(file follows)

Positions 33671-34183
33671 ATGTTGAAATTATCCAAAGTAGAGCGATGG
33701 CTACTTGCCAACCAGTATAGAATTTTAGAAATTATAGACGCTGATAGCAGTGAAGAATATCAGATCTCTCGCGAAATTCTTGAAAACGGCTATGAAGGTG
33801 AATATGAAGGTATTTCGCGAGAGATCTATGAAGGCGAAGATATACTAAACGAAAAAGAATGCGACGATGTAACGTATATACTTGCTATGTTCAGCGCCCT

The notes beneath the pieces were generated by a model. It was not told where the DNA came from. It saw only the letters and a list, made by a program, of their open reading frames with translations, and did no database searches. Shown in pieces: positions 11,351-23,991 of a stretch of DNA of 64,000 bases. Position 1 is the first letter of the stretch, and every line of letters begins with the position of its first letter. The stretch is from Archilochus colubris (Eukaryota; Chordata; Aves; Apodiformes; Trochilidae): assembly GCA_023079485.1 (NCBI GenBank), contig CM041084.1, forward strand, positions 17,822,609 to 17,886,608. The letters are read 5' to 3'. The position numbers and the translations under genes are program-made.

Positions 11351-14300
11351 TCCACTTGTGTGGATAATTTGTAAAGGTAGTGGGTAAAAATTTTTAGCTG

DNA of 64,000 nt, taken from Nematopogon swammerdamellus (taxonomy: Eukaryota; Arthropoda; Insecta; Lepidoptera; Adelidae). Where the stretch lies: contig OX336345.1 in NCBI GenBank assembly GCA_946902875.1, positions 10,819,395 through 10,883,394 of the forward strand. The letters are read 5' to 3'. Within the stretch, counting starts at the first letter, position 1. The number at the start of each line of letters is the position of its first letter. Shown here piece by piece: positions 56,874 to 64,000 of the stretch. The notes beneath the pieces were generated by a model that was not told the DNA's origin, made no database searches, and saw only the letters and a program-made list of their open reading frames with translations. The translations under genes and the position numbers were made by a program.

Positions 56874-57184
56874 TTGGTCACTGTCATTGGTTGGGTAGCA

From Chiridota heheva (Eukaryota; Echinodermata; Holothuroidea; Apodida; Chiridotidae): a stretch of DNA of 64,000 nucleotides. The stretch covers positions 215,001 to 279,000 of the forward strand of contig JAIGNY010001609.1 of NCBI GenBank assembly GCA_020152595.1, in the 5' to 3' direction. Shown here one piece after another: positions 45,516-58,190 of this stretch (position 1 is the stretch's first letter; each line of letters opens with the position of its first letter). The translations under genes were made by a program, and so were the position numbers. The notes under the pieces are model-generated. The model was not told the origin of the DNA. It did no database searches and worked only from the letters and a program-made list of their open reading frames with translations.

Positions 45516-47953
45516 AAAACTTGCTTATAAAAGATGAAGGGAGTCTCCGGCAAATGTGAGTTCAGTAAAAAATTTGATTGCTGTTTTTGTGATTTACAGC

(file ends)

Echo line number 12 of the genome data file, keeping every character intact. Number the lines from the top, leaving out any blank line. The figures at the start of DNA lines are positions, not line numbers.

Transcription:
Positions 45516-47953